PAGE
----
Answering 439 Bible Contradictions: #2
Answer: Abraham was justified by faith before God and by works before men.
Problem: Paul and James seem to contradict each other when speaking of justification. Paul says, “For if Abraham were justified by works, he would have something to boast about, but not before God” (Rom 4:2), and later: “therefore we conclude that a man is justified by faith apart from the deeds of the law” (Rom. 3:28). James, however, asks “Was not Abraham our father justified by works when he offered up his son Isaac on the alter” (James 2:21; cf. v.24)? So which is it?
Explanation: Paul and James use three key words differently: justification, faith, and works. These men differ in terminology not theology. Everyone understands that the same word may have a different meaning depending on the context, as when the lumberjack says the trunk on the mountain was full of termites and the mother says the trunk in the attic was full of dresses.
If the lumberjack responds that this just cannot be true—“I’ve never once found a dress in my thirty years of chopping”—then we must sit down and teach him some rules of interpretation.
When Paul uses “justification” or “justify”, it means to declare righteous. “But to him who does not work but believes on Him who justifies the ungodly…” (Rom. 4:5). For Paul, justification is “before God” (Gal. 3:11) and “in His sight” (Rom. 3:20). But justification can be used in another way, such as to demonstrate or show righteousness. For example, Jesus tells the Pharisees in Luke 16:15 “You are those who justify yourselves before men, but God knows your hearts.” They were trying to demonstrate their righteousness to others. In Luke 10:29, after the lawyer had heard the demands of Jesus, Scripture tells us that “he, wanting to justify himself, said to Jesus, ‘And who is my neighbor’.” He wanted to show Jesus just how good of a person he was. This is the way James uses the word. Justification is before men. He says, “You got faith? Show me.” “You see then that a man is justified (i.e. he demonstrates his righteousness to others) by works, and not by faith only” (James 2:24).
If grace is water in the well and faith is the bucket that brings it to us, Paul’s bucket is in good condition—it alone can do the job—while James’ bucket may have holes. Both agree that sturdy (saving) buckets alone can bring grace to the sinner and both agree that leaky buckets are worthless. It’s just that Paul speaks of the former and James of the latter.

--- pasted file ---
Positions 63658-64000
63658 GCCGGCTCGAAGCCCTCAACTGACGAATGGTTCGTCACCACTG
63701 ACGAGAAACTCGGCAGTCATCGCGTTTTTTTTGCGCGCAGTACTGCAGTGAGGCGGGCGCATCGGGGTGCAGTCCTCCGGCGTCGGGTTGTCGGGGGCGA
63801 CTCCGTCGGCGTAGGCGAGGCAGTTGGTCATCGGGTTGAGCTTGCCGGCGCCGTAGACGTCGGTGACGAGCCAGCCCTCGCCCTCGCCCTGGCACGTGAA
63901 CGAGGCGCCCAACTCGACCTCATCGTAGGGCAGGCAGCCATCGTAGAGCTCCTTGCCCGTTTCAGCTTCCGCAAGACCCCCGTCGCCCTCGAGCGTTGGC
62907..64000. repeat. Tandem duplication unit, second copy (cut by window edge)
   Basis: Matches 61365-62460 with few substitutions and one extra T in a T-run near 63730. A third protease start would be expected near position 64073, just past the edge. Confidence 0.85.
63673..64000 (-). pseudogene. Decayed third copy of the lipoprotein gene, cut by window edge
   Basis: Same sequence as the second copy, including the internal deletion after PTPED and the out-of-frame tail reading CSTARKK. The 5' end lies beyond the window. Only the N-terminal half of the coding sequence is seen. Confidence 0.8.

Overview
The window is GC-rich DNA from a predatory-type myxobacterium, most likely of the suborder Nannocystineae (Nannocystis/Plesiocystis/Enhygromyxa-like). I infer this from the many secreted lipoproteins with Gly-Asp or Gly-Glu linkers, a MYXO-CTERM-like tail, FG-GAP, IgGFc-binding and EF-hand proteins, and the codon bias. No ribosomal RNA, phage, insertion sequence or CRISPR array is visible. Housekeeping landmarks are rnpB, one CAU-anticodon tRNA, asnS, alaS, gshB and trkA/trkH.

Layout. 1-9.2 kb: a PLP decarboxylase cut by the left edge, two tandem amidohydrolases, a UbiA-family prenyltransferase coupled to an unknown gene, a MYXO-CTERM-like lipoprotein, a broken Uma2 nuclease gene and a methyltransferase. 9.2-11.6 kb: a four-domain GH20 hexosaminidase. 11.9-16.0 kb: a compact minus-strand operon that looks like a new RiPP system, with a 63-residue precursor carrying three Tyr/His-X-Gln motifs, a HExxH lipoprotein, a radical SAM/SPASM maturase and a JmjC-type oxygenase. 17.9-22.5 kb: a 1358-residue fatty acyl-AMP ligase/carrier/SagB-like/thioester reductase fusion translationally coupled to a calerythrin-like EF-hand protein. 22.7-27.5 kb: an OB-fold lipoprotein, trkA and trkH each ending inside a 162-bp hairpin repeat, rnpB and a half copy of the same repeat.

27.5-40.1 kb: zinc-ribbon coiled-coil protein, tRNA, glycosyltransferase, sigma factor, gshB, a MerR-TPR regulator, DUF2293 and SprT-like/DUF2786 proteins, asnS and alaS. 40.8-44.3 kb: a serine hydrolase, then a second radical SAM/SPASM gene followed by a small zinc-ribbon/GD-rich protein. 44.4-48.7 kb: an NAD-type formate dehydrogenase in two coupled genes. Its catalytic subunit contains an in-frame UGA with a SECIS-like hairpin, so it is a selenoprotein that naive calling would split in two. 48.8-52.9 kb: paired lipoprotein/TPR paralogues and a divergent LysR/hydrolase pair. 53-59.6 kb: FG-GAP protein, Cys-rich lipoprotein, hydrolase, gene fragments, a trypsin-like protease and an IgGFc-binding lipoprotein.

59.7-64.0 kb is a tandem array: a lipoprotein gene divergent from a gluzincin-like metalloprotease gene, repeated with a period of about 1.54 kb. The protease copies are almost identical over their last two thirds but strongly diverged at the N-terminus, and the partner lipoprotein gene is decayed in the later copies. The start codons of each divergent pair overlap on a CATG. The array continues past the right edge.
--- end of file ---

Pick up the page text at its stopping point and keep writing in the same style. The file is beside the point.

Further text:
For Paul, “faith” comprises all the essential elements to save. Thus, “by grace are you saved, through faith… not of works” (Eph. 2:8-9). He powerfully defends sola fide in Romans 8, Galatians 2-3, and 2 Corinthians 5. But James often uses the terms faith and belief differently. James’ definition is clear from 2:19: “You believe that there is one God. You do well. Even the demons believe—and tremble!” Demons have a leaky bucket. Their belief cannot saves because it is merely intellectual. They only know the facts about Christ; they even “believe” in the deity of Christ (Matt. 8:29). But this faith lacks the essential elements to save. For James, faith alone cannot save because deedless faith is dead.
James compares deedless faith to a man looking into a mirror and then forgetting what he saw (James 1:23-24). Should we believe a man who says he’s been married for twenty years but can’t pick his wife out of a lineup? No, nor should we believe a man who says he’s been saved but has no fruit.
For Paul, “deeds” or “works” are meritorious efforts to earn standing with God. Paul denies these can earn the sinner right standing before God (Titus 3:5). The “works” in James, however, are those that come from real faith and demonstrate its genuine nature. These works are not meritorious because they have no part in the salvation process. Rather, these works are the fruit of genuine faith. Thus, “by works faith was made perfect” (James 2:22).
John Gerstner has said:
Justification with God is apart from the merit of works. That does not mean that justification is apart from the existence of works. Christianity teaches justification apart from the merit of works. Easy-believism teaches justification apart from the existence of works. Faith without the existence of works is dead. Faith with the merit of works is legalism.
Paul may have given most of his time defending justification by faith alone, but he agrees with James that saving faith will work. Christians cannot embrace the facts about the gospel and then live unholy lives. Paul spoke of “faith working through love” (Gal. 5:6). In 1 Corinthians 6:9 he said, “Do you not know that the unrighteous will not inherit the kingdom of God? Do not be deceived.” Then he follows with 10 characteristic sins of those outside the church.
The Reformers gave their lives to defend salvation by grace through faith plus nothing. They were also famous for asserting that justification is by faith alone but not by faith that is alone. True saving faith will work.